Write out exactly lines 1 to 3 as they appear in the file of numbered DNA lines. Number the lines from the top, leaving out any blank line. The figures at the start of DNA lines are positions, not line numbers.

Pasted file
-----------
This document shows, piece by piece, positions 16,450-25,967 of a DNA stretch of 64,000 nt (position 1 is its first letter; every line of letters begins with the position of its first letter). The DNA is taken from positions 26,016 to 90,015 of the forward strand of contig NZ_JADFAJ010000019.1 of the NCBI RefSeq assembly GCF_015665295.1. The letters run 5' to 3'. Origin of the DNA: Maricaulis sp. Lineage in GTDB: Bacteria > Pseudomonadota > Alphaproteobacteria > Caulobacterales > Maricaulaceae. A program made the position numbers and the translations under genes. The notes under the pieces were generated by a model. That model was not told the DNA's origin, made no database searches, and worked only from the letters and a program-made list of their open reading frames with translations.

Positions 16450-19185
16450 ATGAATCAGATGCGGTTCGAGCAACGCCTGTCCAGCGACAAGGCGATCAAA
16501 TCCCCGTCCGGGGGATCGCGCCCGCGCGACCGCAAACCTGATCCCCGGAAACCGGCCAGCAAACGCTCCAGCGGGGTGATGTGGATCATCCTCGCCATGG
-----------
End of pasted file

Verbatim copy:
This document shows, piece by piece, positions 16,450-25,967 of a DNA stretch of 64,000 nt (position 1 is its first letter; every line of letters begins with the position of its first letter). The DNA is taken from positions 26,016 to 90,015 of the forward strand of contig NZ_JADFAJ010000019.1 of the NCBI RefSeq assembly GCF_015665295.1. The letters run 5' to 3'. Origin of the DNA: Maricaulis sp. Lineage in GTDB: Bacteria > Pseudomonadota > Alphaproteobacteria > Caulobacterales > Maricaulaceae. A program made the position numbers and the translations under genes. The notes under the pieces were generated by a model. That model was not told the DNA's origin, made no database searches, and worked only from the letters and a program-made list of their open reading frames with translations.

Positions 16450-19185
16450 ATGAATCAGATGCGGTTCGAGCAACGCCTGTCCAGCGACAAGGCGATCAAA